December 03, 2014 Articles

"Bankruptcy Remote" Does Not Mean "Bankruptcy Proof"

Entities are generally made bankruptcy remote for the benefit of one or more key classes of creditors or equity holders.

By Jeremy R. Fischer

To file a voluntary petition for relief under the Bankruptcy Code, an entity’s directors must approve a resolution authorizing such action, subject to the requirements of the entity’s organizational documents. A copy of such authorization is generally filed along with the voluntary petition.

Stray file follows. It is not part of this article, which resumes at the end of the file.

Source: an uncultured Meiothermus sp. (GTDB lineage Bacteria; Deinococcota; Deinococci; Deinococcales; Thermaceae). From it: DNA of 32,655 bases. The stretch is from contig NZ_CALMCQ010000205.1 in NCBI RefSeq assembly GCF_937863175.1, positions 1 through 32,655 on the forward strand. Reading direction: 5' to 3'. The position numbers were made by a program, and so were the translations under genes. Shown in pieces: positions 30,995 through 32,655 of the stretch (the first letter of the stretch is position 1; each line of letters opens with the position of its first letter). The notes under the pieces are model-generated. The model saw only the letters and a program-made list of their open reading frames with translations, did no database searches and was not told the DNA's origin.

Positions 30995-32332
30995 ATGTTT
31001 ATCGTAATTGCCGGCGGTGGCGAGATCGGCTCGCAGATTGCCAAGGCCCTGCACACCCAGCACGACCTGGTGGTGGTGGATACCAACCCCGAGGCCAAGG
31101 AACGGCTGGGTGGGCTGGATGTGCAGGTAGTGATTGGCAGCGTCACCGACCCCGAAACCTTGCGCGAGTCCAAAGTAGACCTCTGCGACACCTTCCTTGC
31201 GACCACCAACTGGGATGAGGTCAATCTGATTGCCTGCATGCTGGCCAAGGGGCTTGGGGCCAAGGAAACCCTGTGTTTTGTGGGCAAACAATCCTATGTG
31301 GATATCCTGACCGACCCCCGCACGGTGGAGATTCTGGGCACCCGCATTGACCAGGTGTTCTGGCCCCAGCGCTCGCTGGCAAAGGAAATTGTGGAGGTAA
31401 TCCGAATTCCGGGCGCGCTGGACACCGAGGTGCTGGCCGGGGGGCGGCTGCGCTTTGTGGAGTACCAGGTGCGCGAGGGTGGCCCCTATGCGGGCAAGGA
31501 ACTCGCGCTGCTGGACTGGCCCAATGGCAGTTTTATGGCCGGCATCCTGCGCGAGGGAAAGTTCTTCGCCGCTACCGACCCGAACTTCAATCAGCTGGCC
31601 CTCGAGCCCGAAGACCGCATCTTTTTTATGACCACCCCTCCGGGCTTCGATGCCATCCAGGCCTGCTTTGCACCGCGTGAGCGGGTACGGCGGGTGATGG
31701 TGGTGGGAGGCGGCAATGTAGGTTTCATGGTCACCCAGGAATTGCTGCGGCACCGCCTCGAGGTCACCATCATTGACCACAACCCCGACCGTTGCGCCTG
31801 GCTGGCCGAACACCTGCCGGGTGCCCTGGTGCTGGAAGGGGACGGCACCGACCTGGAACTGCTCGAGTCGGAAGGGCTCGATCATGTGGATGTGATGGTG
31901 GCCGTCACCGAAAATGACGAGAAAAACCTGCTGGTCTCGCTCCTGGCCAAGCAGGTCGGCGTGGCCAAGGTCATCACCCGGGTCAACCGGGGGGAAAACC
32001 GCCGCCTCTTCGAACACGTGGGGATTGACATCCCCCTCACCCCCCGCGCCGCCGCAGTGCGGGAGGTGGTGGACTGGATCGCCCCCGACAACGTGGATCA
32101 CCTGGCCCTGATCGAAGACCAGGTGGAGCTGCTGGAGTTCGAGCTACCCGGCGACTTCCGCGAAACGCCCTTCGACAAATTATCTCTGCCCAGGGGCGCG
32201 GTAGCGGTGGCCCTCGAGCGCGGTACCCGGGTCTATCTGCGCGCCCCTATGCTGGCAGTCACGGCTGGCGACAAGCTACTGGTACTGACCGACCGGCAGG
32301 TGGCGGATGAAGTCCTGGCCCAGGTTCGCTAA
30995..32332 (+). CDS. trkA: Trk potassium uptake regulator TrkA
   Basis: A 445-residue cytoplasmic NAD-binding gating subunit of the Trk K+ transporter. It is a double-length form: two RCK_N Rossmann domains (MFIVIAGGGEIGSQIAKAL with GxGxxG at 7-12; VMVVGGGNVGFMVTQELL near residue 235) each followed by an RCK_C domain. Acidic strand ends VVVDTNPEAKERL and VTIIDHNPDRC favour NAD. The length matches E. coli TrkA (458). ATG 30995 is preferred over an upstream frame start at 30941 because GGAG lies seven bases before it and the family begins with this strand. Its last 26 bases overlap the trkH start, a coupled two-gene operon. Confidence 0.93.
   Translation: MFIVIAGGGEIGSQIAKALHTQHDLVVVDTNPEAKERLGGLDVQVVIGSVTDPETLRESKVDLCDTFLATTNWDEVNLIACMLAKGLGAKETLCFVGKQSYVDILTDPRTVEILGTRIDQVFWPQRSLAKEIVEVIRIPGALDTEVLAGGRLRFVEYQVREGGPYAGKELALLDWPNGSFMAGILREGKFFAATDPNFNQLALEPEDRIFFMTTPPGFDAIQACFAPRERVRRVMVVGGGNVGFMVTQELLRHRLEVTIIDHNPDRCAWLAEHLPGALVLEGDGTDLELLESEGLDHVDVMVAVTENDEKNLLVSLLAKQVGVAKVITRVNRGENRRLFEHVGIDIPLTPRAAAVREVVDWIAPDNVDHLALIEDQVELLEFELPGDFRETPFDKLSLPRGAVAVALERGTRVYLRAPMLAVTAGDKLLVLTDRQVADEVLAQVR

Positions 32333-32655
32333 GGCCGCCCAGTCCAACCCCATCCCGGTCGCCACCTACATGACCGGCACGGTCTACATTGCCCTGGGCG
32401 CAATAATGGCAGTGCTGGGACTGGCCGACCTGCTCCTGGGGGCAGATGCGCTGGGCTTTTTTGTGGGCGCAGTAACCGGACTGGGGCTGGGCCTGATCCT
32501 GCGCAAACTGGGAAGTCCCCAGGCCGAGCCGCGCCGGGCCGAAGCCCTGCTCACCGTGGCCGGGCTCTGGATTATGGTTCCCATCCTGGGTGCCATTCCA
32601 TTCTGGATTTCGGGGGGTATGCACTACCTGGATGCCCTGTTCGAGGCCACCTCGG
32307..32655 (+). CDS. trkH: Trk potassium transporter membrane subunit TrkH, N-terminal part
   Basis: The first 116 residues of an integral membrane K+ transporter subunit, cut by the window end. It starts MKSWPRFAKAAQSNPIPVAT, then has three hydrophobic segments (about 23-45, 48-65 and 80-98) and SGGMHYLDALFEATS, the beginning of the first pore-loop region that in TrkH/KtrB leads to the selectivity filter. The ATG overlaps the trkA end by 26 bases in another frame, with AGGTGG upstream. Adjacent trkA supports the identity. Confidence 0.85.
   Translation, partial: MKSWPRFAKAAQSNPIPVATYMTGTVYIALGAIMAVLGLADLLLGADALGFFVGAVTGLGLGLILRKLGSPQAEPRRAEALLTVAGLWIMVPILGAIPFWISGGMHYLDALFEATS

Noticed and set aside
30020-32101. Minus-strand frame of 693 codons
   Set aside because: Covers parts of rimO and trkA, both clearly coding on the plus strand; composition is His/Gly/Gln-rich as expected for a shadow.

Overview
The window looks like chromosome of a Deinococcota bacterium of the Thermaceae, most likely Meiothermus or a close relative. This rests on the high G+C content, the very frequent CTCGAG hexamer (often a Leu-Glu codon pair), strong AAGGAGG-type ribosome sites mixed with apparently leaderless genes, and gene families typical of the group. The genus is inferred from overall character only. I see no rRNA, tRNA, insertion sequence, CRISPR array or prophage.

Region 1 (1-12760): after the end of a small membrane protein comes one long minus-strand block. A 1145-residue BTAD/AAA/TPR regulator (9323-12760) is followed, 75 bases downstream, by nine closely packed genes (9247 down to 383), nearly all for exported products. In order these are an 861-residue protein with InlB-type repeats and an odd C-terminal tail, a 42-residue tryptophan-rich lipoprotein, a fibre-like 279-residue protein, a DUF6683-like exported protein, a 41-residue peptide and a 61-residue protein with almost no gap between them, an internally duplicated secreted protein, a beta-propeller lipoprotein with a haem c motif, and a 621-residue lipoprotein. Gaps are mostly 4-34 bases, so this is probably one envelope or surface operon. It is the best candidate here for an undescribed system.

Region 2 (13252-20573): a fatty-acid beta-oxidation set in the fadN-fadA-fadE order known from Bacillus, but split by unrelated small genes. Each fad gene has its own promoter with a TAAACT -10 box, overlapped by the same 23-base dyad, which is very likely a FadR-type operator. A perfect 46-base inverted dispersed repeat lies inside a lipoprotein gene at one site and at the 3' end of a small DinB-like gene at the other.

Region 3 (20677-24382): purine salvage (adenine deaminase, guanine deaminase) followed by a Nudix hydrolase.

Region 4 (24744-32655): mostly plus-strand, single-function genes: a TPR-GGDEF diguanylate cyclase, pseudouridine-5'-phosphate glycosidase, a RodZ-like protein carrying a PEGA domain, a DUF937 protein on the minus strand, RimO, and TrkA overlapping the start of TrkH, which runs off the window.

In bankruptcy parlance, “bankruptcy remote” is a term used to describe provisions of an entity’s organizational documents that make it difficult (or impossible) for the entity to voluntarily seek bankruptcy relief. Entities are generally made bankruptcy remote for the benefit of one or more key classes of creditors or equity holders, and two typical provisions in the organizational documents act in concert to achieve this result—one that requires the appointment of at least one “independent” director loyal to the class that wishes to avoid bankruptcy and one that requires unanimous approval of the entity’s directors to authorize a filing.

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